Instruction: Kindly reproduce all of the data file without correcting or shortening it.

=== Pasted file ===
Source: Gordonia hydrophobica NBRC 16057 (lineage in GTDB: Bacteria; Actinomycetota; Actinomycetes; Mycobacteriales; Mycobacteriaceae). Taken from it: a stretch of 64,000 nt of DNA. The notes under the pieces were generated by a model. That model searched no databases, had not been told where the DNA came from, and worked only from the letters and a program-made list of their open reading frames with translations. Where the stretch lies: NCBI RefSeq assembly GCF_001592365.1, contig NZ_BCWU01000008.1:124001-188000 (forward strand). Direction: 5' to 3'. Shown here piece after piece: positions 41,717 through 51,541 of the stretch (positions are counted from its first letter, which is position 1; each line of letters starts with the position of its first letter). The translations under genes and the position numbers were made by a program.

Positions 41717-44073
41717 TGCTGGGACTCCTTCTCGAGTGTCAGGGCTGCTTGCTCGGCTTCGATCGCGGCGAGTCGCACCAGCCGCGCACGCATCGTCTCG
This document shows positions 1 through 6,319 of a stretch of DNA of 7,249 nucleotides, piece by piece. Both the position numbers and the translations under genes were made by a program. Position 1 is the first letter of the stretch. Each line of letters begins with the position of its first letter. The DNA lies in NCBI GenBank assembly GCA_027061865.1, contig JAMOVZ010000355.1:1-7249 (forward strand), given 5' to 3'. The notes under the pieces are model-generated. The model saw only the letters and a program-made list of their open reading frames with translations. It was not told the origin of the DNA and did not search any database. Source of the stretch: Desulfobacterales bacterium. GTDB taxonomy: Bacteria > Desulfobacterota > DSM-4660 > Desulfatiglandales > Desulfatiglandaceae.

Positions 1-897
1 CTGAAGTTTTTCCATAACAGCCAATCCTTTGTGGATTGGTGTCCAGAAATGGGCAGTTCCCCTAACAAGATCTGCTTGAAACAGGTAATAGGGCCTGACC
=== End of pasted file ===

Source: Gordonia hydrophobica NBRC 16057 (lineage in GTDB: Bacteria; Actinomycetota; Actinomycetes; Mycobacteriales; Mycobacteriaceae). Taken from it: a stretch of 64,000 nt of DNA. The notes under the pieces were generated by a model. That model searched no databases, had not been told where the DNA came from, and worked only from the letters and a program-made list of their open reading frames with translations. Where the stretch lies: NCBI RefSeq assembly GCF_001592365.1, contig NZ_BCWU01000008.1:124001-188000 (forward strand). Direction: 5' to 3'. Shown here piece after piece: positions 41,717 through 51,541 of the stretch (positions are counted from its first letter, which is position 1; each line of letters starts with the position of its first letter). The translations under genes and the position numbers were made by a program.

Positions 41717-44073
41717 TGCTGGGACTCCTTCTCGAGTGTCAGGGCTGCTTGCTCGGCTTCGATCGCGGCGAGTCGCACCAGCCGCGCACGCATCGTCTCG
This document shows positions 1 through 6,319 of a stretch of DNA of 7,249 nucleotides, piece by piece. Both the position numbers and the translations under genes were made by a program. Position 1 is the first letter of the stretch. Each line of letters begins with the position of its first letter. The DNA lies in NCBI GenBank assembly GCA_027061865.1, contig JAMOVZ010000355.1:1-7249 (forward strand), given 5' to 3'. The notes under the pieces are model-generated. The model saw only the letters and a program-made list of their open reading frames with translations. It was not told the origin of the DNA and did not search any database. Source of the stretch: Desulfobacterales bacterium. GTDB taxonomy: Bacteria > Desulfobacterota > DSM-4660 > Desulfatiglandales > Desulfatiglandaceae.

Positions 1-897
1 CTGAAGTTTTTCCATAACAGCCAATCCTTTGTGGATTGGTGTCCAGAAATGGGCAGTTCCCCTAACAAGATCTGCTTGAAACAGGTAATAGGGCCTGACC